year term of service ahould be
shortened and number ef reaervea in-
created. But this question thould be
discussed at a national defense eon*
forence, organized on a democratic
The i>r»«ent war with Germany w«s
entered into hastily and ia very unpopular. The people of Japan are beginning to realise that they are now
confronted wkh a new and powerful
enemyMlarmany—whose people they
had never looked upon aa anemlea, for
Japan i» really Indebted to Germany
where many of her people were tdeett-
Nobody can viait Nervpay today without being-struck w$th-the position -held
by Norwegian women. They are neither submissive; timid nor loud. They
dress with modesty, and they dress fittingly. But the great fact Is thoir
social position. Here thoy really seem
to move anaong men as equals, and
that position seema to .be now accepted
without any real damage "to tho womanhood or manhood of the -country.
On the contrary, both are better for it.
The aohieveme-ni of the voting ^power by Norwegian women is only a part
of this vast movement, whioh is represented by a elaim -to equality in society
as a whole. The womqh ln Norway
have worked-for that" greater aim simultaneously with the suffrage agitation
evter since 1885,' and tbey have achieved their aims, together. Practically
all professions are now open -to women
in Norway, except the priesthood and
-the army.
Men and women are educated together at scliool and college. They form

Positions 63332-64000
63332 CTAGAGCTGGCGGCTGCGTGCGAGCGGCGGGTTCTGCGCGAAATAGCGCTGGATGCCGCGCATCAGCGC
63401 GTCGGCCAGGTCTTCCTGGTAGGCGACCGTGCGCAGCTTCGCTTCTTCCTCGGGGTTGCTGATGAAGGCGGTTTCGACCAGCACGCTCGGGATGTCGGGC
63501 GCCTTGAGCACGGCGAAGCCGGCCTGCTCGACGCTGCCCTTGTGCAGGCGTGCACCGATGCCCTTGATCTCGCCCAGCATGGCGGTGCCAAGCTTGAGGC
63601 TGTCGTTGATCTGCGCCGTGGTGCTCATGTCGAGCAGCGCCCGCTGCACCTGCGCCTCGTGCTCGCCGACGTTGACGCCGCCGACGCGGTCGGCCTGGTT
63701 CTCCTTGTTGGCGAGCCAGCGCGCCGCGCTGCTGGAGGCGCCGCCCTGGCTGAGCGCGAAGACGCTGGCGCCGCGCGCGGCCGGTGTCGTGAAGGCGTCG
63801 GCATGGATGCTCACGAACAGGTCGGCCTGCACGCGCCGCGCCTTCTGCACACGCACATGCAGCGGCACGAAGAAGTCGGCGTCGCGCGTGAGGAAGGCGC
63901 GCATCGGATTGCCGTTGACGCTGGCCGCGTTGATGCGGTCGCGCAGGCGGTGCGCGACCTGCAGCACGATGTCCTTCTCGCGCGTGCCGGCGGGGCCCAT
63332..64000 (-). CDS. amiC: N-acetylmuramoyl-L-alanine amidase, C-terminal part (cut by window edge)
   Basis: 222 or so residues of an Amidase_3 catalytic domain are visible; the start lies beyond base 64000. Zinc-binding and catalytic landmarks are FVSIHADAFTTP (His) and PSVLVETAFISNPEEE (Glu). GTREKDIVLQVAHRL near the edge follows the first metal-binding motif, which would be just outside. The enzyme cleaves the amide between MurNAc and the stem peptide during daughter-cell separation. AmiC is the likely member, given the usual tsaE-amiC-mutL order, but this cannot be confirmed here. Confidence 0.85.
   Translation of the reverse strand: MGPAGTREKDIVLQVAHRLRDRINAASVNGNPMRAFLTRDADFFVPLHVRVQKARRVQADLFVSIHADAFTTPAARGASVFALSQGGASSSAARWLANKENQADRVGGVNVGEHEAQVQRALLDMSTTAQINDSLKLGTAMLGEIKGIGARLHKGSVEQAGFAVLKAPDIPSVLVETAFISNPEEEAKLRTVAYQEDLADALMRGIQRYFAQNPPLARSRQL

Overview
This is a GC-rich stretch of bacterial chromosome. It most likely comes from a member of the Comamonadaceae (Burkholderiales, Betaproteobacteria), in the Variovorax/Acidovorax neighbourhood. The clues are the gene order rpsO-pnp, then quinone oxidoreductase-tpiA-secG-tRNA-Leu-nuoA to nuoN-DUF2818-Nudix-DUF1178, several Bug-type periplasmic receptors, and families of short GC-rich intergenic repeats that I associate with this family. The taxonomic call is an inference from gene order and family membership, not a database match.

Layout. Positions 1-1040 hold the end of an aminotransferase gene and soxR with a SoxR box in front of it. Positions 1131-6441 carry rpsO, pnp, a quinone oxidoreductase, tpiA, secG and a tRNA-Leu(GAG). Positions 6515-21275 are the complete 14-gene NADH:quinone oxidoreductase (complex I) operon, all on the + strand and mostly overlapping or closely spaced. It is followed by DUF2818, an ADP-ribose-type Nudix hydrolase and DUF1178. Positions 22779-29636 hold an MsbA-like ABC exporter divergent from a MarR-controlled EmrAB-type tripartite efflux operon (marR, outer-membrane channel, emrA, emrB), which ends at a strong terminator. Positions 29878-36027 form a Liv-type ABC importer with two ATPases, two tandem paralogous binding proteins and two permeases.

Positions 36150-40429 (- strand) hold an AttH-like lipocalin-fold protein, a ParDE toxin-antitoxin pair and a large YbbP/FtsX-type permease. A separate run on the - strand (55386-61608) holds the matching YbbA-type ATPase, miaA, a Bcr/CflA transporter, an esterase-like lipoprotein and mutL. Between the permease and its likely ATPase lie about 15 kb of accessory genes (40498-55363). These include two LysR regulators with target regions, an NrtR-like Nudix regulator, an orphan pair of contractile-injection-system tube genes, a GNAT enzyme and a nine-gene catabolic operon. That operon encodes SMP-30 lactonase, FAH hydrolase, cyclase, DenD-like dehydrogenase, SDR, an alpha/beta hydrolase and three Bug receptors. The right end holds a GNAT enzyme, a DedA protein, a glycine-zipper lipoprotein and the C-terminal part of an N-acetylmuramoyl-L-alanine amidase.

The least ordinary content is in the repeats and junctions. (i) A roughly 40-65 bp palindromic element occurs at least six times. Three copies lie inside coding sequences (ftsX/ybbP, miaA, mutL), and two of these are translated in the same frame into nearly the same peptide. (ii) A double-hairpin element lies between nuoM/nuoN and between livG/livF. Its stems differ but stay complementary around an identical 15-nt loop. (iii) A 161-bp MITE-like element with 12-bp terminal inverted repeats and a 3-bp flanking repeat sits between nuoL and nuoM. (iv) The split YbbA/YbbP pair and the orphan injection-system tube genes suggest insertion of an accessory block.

clubs and societies together, both for
sports, pleasure and serious objects.
The young men, indeed, are now said
to refuse to have separate societies,
and the two sexes are more add more
working together In all spheres of life.
Women sl-ton juries, and there Is now
one woman judge. And yet Norway
does not sink into the sea. On the
contrary, she has, by general consent
never been so prosperous.
The vote Is tbe banner and the emblem of this movement, the crown of
woman's claim In Norway. The story
of the way In which the women of
Norway secured the vote will be deeply interesting to all people at the present moment. Tbere was no violence
of meetings. The victory came in the
end quite peaceably and by the consent of all parties.
The Norwegian wonien got tiie vote
In the normal political way, by helping and supporting their friends in
ail parties, and the detail off the story
is a curious one. The first victory ot
the suffragists, tn Norway, as in England, was to secure the local vote.
That vote has been very extensively
used. It is now universal, and it has
resulted here -In Christiana . In the
Socialists being the most powerful
party in the Municipal Council. The
next victory was -the gain of the limited vote-—the "conciliation bill" vote—
for state purposes. That was given to
the women of Norway by the Conservatives, but -with the aid of Liberal mem-
bers of the Storthing. L_
*? y.7'.,.y
VOUR cood Nealth i* as-
* -suredoy'the. timely use
of thisweU-laVowTf:ho\Kfieh<JcI W'
remedy, which-fenrover, 40
years na». helped to make
both men and women heaI0v
ia, happier and more useful
. members of society.
,Tbi* liver it the body a filter, Whon
thia it kept in good working order
the blood 11 pure*, the nerves and ti*-
auea are properly nourished, result-..,
ing in a hearty appetite, a good
digestion, refreshing sleep, a clear
brain and a healthy body.
Sparkling, Refreshing, Purifying,
there is no limp'-cr, safer or more agreeable tonic and aperient than
Eno't "Fruit Salt," acting gently and naturally upon the liver. It
may be taken aa a healthful beverage with-perfect safety, and ita
effects are uniformly beneficial. Eno's never causes griping or
weakness, but gently assists nature without depressing the spirits
or lowering the vitality.
Order a bottle TO-DAY from your dealer.
Pftpwtt onto by
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Sold in all the principal towne and cities of Canada
Agenti for Canada: Harold F. Ritchie & Co, Limited. 10 McCanl St, Toronto
I - - IB